You’ll get exclusive access to the brains behind the operations of open source, H2O, H2O Driverless AI, Sparkling Water, MLI, and more! You’ll even be able to get a hands-on tutorial of our revolutionary Driverless AI platform and learn directly from the people implementing H2O.ai’s solutions to solve some of their companies’’ toughest problems.

With an eclectic group of speakers of product managers, data scientists, customer success managers, and more, we’ve got something for everyone! Don’t miss out on a full day of talks and hands-on sessions. Learn how H2O.ai is democratizing machine learning and transforming businesses in all industries ranging from healthcare, finance, insurance and more.

Highlights from Last year:

Leah Liebler
Marketing @ H2O

Democratize care with AI — AI to do AI for Healthcare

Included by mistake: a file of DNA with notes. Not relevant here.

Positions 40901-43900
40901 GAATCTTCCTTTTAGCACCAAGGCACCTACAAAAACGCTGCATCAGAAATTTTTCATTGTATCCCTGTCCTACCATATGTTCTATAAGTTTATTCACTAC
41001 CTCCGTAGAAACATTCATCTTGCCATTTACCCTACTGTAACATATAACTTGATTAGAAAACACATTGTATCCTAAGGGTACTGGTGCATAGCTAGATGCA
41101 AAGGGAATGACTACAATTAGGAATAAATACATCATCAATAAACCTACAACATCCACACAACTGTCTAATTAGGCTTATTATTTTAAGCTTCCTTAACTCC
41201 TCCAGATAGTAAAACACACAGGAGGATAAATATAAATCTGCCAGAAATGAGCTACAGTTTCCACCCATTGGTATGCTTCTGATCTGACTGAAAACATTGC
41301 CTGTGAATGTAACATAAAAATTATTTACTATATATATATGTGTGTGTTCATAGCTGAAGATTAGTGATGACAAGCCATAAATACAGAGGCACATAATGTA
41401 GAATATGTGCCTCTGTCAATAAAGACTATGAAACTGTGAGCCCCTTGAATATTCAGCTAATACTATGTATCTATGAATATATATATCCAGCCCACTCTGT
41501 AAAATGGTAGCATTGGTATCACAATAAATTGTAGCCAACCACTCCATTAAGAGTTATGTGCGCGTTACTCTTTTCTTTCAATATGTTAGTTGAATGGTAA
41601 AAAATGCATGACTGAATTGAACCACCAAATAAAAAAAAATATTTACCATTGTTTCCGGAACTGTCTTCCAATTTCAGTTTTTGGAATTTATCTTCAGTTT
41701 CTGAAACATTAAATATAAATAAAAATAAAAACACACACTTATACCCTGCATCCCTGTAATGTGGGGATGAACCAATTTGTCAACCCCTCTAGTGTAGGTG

Very excited to have Prashant Natarajan (@natarpr) join us along with Sanjay Joshi on our vision to change the world of healthcare with AI. Health is wealth. And one worth saving the most. They bring invaluable domain knowledge and context to our cause.

As one of our customers would like to say, Healthcare should be optimized for health and outcomes for the ones in need of care. Health / Care, as in, Health divided by Care, how healthy can one be with least amount of care! We are investing in health because it is the right thing to do over the long term — especially with the convergence of Finance, Life Insurance, Retail towards Health. So many opportunities for cross-pollination!

With our strong ecosystem, community and customers’ support, h2o.ai will democratize care with AI — make it faster, cheaper and easier — accessible to all. Machine Learning touches lives — with Domain Scientists on our side, we can accelerate change to the problems that are in the most need. We are fortunate to have the team and culture that allows us to bring great products with high velocity to the marketplace. Stay tuned for Driverless AI for Health, one micro service AI model at a time!

As you feel inspired by the immense opportunities to serve humanity — please join Prashant Natarajan and www.h2o.ai community on our mission!

this will be fun! Sri